Trade liberalization and local labor market adjustment in South Africa

Bilge Erten, Jessica Leight, Fiona Tregenna

Research output: Contribution to journalArticlepeer-review

34 Citations (Scopus)


Despite a large literature analyzing trade liberalization in developing countries, little evidence exists around its effects in sub-Saharan African economies characterized by high levels of baseline unemployment and weak manufacturing sectors. Using a local labor market approach, we investigate the causal effects of tariff reforms implemented in South Africa between 1994 and 2004 on labor market outcomes at the individual level. More specifically, we construct a district-level measure of exposure to tariff reductions equal to a weighted average of industry tariffs using baseline industry shares as weights, and estimate the effect of this shock on local economies. We find that workers in districts facing larger tariff reductions experience a significant decline in both formal and informal employment in the tradable sector, driven primarily by a decline in manufacturing employment, relative to workers in districts less exposed to these reductions. There is no evidence of any significant effect on wages for those who remain employed. However, displaced workers do not show any evidence of transitions into other sectors, or migration to less affected regions; rather, they are more likely to become discouraged workers or exit the labor force entirely, and show an increased probability of accessing government transfers.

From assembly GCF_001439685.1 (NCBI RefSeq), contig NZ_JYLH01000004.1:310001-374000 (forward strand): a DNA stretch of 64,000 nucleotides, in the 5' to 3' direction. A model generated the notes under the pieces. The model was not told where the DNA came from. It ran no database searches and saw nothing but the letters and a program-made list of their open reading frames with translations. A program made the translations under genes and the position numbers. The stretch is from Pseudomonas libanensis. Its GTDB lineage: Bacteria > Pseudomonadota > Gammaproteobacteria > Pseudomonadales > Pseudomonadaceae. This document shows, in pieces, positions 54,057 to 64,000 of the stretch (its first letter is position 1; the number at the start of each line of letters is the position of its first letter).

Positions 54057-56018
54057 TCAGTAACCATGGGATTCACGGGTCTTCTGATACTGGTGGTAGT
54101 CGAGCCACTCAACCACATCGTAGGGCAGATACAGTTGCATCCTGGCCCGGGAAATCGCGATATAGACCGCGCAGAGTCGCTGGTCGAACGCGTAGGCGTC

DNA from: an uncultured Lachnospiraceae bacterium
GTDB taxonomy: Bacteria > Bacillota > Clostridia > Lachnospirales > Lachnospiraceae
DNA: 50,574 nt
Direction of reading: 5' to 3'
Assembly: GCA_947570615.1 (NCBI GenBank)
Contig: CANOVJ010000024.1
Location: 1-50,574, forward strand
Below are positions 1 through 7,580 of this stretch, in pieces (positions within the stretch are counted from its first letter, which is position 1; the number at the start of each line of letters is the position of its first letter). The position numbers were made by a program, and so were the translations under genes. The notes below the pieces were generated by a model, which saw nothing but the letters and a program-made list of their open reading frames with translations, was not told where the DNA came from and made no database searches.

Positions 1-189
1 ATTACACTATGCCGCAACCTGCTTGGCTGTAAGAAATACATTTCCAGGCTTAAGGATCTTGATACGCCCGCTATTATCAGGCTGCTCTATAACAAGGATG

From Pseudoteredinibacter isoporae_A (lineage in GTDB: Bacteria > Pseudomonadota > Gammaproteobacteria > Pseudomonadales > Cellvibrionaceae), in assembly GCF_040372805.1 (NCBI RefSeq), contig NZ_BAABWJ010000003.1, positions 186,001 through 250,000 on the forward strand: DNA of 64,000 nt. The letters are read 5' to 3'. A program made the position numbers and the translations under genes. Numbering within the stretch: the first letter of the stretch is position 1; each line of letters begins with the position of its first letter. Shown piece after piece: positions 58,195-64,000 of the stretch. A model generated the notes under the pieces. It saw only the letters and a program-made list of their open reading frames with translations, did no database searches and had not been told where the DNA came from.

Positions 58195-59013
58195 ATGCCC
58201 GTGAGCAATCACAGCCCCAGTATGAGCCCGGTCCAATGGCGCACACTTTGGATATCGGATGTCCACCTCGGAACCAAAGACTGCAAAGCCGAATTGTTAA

Original languageEnglish
Pages (from-to)448-467
Number of pages20
JournalJournal of International Economics
Publication statusPublished - May 2019

ASJC Scopus subject areas

  • Finance
  • Economics and Econometrics


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